Nuclear Fusion Startup Facility Isn’t the Only Project Heating Up Central Massachusetts Construction Market
December 22, 2021: Engineering News-Record, Scott Van Voorhis
Beyond being the future site of a revolutionary nuclear fusion startup, a decommissioned military base in Central Massachusetts has become one of the hot spots for construction in Massachusetts beyond Boston, with more than $1 billion in development activity. Construction on hundreds of millions of dollars in new life sciences and other projects is underway or nearing completion at the former Fort Devens Military Base.
Companies ranging from a nuclear fusion startup to logistics firms are spending hundreds of millions more to build new research, warehouse and manufacturing facilities at the defunct Army base, situated about an hour's drive from Boston, next door to three towns: Ayer, Shirley and Harvard.
Fort Devens closed in 1996 and is now primarily controlled by the MassDevelopment. The quasi-independent state authority has since redeveloped the old base, built in 1917 during World War I, into a modern commercial and industrial park, with a small residential component as well.
“It’s starting to sound like a broken record, but that doesn’t make it any less true,” said Jessica Strunkin, a MassDevelopment executive vice president overseeing operations at Devens. “It is really an unprecedented level of interest and growth in Devens right now.”
Leading the latest wave of development is Commonwealth Fusion, a startup led by MIT scientists that is working to build a nuclear fusion reactor that would imitate the way the sun generates energy. Commonwealth Fusion Systems earlier this year snapped up 47 acres of land at Devens.
Crews have begun work on a $500-million nuclear fusion research, office and facility for the MIT startup, which is backed by private investors, including Bill Gates and Jeff Bezos.
Commonwealth is working with King Street Properties on the project, with the Boston-based firm, which specializes in the life-sciences sector, acting as developer.
BW Kennedy, the contractor on the project, broke ground earlier this year on the first building, a 164,000-sq-ft office and manufacturing facility. Vivo Architecture and civil engineer Highpoint Engineering also are working on the project, according to High Profile.
The building, slated for completion in the fall of 2022, will provide offices for researchers and space for construction of the powerful magnets at the center of the experimental fusion reactor.
Plans are also moving forward on a second 147,000-sq-ft building, which will be where the fusion reactor is assembled and tested, according to MassDevelopment.
Work on that is not expected to be complete until 2025, with the potential for three more buildings down the line.
If that proves successful, Commonwealth and MIT will begin work on the world’s first commercial fusion reactor, with a pilot power plant potentially ready by the early 2030s or even the end of this decade.
Meanwhile, Bristol-Myers Squibb is now wrapping up work on a $500-million expansion at the site.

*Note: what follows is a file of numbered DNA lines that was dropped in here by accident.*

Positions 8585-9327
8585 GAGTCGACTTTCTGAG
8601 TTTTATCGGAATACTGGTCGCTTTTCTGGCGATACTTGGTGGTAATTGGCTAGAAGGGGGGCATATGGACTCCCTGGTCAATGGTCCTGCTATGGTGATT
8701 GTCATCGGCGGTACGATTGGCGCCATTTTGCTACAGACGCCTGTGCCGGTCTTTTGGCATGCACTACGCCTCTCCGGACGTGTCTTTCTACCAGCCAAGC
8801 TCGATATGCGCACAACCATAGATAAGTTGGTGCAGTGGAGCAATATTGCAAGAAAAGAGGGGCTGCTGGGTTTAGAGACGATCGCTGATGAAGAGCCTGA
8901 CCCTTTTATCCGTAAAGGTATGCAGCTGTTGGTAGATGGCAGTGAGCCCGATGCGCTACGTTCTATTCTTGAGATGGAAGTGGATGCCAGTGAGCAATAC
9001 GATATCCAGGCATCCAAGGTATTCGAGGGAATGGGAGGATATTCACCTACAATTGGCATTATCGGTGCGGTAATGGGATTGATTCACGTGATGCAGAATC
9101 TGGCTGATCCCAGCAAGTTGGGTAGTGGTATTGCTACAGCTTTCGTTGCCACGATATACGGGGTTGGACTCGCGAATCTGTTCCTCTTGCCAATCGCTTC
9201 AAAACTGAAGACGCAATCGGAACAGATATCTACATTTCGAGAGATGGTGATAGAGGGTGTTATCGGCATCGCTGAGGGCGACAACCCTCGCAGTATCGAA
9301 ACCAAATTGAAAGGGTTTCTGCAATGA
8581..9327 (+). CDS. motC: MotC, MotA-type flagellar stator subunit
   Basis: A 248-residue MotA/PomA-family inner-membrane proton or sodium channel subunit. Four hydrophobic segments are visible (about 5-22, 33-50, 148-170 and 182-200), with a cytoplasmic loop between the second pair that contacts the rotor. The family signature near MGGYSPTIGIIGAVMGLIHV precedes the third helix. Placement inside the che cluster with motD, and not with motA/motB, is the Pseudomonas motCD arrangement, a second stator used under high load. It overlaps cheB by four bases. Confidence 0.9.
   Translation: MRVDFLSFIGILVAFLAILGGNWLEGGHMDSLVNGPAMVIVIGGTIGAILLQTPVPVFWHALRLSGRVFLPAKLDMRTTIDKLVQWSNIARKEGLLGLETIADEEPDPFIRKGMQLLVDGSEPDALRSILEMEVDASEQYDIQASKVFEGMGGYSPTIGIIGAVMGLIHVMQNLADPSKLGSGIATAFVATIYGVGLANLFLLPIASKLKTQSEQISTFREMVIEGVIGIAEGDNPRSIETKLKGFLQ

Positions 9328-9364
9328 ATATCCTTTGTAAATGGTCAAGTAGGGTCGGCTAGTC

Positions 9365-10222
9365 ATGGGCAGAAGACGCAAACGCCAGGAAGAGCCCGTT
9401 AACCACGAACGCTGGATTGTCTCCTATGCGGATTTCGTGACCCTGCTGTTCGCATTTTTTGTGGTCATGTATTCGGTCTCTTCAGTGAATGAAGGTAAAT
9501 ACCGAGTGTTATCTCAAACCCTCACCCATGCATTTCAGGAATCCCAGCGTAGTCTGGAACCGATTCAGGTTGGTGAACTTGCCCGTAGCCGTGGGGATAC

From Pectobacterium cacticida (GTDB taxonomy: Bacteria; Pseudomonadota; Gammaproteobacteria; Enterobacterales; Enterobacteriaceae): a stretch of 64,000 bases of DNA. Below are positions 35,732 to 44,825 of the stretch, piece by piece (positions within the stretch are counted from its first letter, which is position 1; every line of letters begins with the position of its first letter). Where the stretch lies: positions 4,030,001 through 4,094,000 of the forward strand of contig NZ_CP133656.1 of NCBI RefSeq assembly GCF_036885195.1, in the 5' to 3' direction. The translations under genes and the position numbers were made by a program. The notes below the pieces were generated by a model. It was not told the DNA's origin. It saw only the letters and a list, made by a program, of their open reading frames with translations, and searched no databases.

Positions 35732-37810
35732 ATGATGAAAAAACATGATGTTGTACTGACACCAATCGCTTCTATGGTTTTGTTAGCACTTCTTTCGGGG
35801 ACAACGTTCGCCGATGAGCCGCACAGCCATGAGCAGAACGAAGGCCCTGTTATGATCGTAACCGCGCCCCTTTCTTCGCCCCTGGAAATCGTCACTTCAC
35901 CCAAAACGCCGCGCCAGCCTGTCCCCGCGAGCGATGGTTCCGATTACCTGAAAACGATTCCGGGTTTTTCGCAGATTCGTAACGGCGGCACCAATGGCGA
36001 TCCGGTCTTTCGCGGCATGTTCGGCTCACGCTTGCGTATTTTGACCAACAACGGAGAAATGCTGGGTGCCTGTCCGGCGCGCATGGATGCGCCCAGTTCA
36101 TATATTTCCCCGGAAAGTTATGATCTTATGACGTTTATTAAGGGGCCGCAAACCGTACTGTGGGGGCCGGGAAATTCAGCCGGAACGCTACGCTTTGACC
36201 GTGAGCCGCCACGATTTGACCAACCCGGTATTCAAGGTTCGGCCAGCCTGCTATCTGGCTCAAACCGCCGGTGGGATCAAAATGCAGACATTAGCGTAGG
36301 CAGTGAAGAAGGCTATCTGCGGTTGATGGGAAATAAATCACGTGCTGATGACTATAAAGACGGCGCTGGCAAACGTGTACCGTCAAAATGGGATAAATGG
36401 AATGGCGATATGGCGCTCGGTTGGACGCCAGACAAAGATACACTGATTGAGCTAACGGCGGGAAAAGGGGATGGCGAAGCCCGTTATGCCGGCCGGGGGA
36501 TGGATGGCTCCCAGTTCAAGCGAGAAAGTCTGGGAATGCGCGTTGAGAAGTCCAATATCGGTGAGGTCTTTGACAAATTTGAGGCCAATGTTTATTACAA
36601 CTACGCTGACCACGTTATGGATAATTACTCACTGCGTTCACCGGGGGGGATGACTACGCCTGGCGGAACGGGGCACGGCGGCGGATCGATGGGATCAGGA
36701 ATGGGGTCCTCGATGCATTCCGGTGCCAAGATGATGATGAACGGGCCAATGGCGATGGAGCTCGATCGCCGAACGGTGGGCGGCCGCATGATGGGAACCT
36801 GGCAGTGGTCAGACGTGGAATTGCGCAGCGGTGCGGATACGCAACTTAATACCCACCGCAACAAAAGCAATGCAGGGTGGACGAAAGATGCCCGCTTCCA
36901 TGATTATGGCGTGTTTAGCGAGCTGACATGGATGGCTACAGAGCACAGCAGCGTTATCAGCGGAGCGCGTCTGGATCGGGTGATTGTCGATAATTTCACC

The 244,000-sq-ft expansion is big enough to accommodate an additional 800 employees and is now undergoing its final round of inspections.
The expansion brings Bristol Myers’ campus at Devens up to 1 million sq ft, with its 2,000 employees making the pharmaceutical giant the largest employer at the former base.
Gearing up for drug manufacturing will take a bit longer, with the new facility expected to start producing Breyanzi, the BMS’ first CAR T cell therapy by 2023. The therapy is designed to treat adults with “relapsed or refractory (R/R) large B-cell lymphoma (LBCL),” according to the company.
Despite the pandemic, the project’s construction team has managed to stick to a fairly tight timetable, said Craig Johnson, vice president, Global Engineering & Facilities at Bristol Myers Squibb, in a statement.
DPR Construction is the main contractor overseeing the project, with subcontractors that include Cives Steel Co., Manafort Precision, Performance Contracting Inc., Walsh Mechanical Contractors, DECCO Inc., Piquette & Howard Electrical Service Inc., and Harold Brothers Mechanical Contractors.
“The pandemic presented a set of new and evolving challenges that we have not experienced in past construction projects,” Johnson says. “Despite this, our project team continues to ensure that this ambitious and time-sensitive project remains on schedule.”
Yet a third major project–a new biomanufacturing campus–also is taking shape at 4,400-acre Devens, with King Street Properties the developer as well.
King Street is underway with the first of a planned five-building campus totaling 700,000 sq ft. The developer is now meeting with various tenants.
A number of other, smaller projects are also taking shape as well.
Little Leaf Farms, a greenhouse lettuce grower, recently doubled its footprint at Devens to 10 acres.
And last month, UK-based Watson-Marlow broke ground on 150,000-sq-ft facility at Devens, where it will make products including “peristaltic pumps, tubing, fluid path solutions and BioPure components,” some of which are used in the life sciences sector, according to trade publication Water Technology.
“We are starting to see a real growth in clusters here in Devens; there is a life sciences cluster but also a third-party logistics cluster as well,” Strunkin said.